Pros: Solid entry-level binocular that’s comfortable and easy to use. Light, yet robust, this is an easy to handle binocular with good all-round ergonomics. Optically it delivers an impressively bright, sharp image across most of the wide field of view. Neutral colour balance, great contrast and minimal chromatic aberration.
Cons: Slight “halo” effect on the periphery of the view evident in some lights. Lack of thumb indents on the chassis feels a little strange at first if it’s something you’re used to.
Price: RRP c. €285 (GB£249.99).
Rating: Highly Recommended
Check out the Kite Caiman on the Kite Optics website.
The Kite Caiman is a solid new contender in the entry level 42mm binocular market. While there are a lot of binoculars to choose from in this price range, the Caiman combines excellent optics with great build quality and good ergonomics to deliver more than most at this price point. Optically it matches many binoculars costing significantly more, and comes with an impressive 15-year warranty from Kite.
Kite Caiman 8×42 Binocular, Full Review
Kite binoculars always strike me as practical instruments: you get a real sense that every penny you spend on a pair of Kites is giving you a better binocular: better optics, better build, better usability for your money. There are no gimmicks… no “cutting edge” design statements that too often cater more for the marketing department than the end user… just an optical instrument that does the job its meant to do, and does it extremely well.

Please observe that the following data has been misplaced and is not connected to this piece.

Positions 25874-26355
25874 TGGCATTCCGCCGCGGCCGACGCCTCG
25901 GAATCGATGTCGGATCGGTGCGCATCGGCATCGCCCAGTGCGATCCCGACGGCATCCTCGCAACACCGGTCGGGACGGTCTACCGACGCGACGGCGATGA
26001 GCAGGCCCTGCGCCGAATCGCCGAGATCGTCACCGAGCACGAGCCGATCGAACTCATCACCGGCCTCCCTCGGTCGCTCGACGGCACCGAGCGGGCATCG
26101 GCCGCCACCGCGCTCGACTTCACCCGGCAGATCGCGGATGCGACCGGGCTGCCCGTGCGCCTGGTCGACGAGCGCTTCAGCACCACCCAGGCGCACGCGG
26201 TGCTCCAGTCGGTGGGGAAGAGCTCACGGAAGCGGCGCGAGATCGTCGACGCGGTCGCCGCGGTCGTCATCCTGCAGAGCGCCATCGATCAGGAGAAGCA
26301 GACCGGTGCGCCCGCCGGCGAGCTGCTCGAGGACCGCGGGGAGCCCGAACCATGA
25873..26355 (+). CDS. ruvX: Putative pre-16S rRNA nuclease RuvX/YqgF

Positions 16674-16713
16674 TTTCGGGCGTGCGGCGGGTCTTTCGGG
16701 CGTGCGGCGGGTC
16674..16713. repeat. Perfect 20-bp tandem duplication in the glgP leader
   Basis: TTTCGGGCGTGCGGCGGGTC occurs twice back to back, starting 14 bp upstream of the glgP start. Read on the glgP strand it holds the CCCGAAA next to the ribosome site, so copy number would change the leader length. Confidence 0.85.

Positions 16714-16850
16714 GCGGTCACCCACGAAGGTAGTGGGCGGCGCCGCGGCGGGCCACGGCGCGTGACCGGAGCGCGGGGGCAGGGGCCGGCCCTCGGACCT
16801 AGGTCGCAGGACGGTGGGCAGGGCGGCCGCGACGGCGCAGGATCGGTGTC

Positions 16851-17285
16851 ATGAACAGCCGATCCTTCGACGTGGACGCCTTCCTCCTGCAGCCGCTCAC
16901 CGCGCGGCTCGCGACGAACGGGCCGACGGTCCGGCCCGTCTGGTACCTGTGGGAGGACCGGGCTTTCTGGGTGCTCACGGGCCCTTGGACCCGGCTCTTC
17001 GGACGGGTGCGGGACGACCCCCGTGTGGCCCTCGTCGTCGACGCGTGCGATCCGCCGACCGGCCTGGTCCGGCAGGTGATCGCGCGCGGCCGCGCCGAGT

So when I was offered the opportunity to review the new entry level Caiman from Kite I was intrigued to see how they’d stack up.
Balance, handling and build quality
The first thing I noticed when I picked up the Caiman’s was how solid they feel. These may be Kite’s “entry level” in the full-size roof-prism binocular field, but there’s nothing entry level about the way these binoculars feel. The full aluminium chassis does its job well, lending these binoculars strength without going overboard on the weight (a quoted 699 g for the 8×42 model). The result is a binocular that’s reassuringly robust in the hand, but that feels light enough to carry and use all day.
The body is covered in a hard, but slightly yielding rubber armour, subtly textured, which lends a little grip. It makes the binoculars comfortable to hold, and will buffer the optics from the occasional inevitable knock when out in the field. One omission, which seems common across the Kite range, is the practically ubiquitous thumb indents on the underside. While the lack of these doesn’t affect the performance of the binocular in any material way, it does affect their ergonomics. The Caiman’s feel a little odd at first if you’re used to having the thumb indents.
Perhaps unsurprisingly in an “entry level” binocular, there’s nothing groundbreaking in the design Kite has gone with here. The Caiman follows a traditional roof prism pattern of a single broad bridge between the two binocular barrels. It’s a comfortable, well tested design… but unlike the popular dual hinge or contemporary narrow single-hinge designs it doesn’t leave an extensive portion of the lower barrels exposed for that “wrap-around” grip. Like the lack of thumb indents this doesn’t really impact on the performance of the binocular, but it does take a bit of readjustment if you’re used to a pair with the wrap-around grip.
Once you get used to the foibles mentioned above the Caimans are very comfortable to carry and use in the field.
The focus mechanism on the Caimans is a joy to use. Smooth and fluid, the large central focusing wheel moves through 1.5 anticlockwise turns from a quoted close focus of 1.5 metres to infinity. In practice I found the close focus for the 8×42 I had nearer to the 1.8 metres documented for the 10×42… but still comfortably close enough for pretty much any subject you’re likely to want to look at through binoculars.